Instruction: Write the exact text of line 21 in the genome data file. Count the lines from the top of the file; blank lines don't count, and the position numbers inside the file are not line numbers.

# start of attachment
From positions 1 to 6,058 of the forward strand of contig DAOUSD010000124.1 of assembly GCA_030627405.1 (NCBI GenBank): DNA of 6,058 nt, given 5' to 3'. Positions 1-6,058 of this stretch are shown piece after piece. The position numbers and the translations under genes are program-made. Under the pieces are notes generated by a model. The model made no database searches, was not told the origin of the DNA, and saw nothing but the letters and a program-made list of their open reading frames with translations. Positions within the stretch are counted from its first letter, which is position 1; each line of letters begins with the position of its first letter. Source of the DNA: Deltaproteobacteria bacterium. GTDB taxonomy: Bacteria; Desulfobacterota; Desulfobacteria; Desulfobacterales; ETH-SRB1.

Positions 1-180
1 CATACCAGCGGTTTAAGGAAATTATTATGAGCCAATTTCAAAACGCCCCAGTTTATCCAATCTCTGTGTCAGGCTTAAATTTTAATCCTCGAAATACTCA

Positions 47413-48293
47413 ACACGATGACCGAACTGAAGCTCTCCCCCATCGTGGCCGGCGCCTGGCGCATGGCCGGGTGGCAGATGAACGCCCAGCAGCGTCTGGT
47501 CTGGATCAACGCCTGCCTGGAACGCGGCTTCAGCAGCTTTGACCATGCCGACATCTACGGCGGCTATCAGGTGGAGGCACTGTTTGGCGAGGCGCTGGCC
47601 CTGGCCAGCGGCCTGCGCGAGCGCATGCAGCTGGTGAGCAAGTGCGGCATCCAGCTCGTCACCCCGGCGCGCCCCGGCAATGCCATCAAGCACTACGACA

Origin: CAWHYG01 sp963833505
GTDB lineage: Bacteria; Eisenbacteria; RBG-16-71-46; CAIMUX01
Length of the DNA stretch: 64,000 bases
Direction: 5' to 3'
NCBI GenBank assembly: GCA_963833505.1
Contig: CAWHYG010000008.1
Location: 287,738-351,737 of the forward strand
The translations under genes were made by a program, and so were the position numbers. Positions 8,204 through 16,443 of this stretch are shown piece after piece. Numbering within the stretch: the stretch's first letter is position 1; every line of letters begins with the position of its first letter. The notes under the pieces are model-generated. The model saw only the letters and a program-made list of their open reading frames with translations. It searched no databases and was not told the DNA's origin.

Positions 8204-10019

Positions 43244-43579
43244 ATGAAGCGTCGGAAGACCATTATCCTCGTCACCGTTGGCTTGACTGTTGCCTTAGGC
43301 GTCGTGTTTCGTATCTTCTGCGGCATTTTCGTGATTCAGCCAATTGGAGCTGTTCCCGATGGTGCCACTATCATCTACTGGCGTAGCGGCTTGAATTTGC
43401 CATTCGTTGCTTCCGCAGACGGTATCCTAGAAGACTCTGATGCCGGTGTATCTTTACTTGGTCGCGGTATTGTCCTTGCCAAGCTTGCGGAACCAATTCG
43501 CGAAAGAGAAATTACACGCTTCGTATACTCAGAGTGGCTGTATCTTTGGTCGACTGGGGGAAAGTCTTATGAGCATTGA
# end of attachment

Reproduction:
43501 CGAAAGAGAAATTACACGCTTCGTATACTCAGAGTGGCTGTATCTTTGGTCGACTGGGGGAAAGTCTTATGAGCATTGA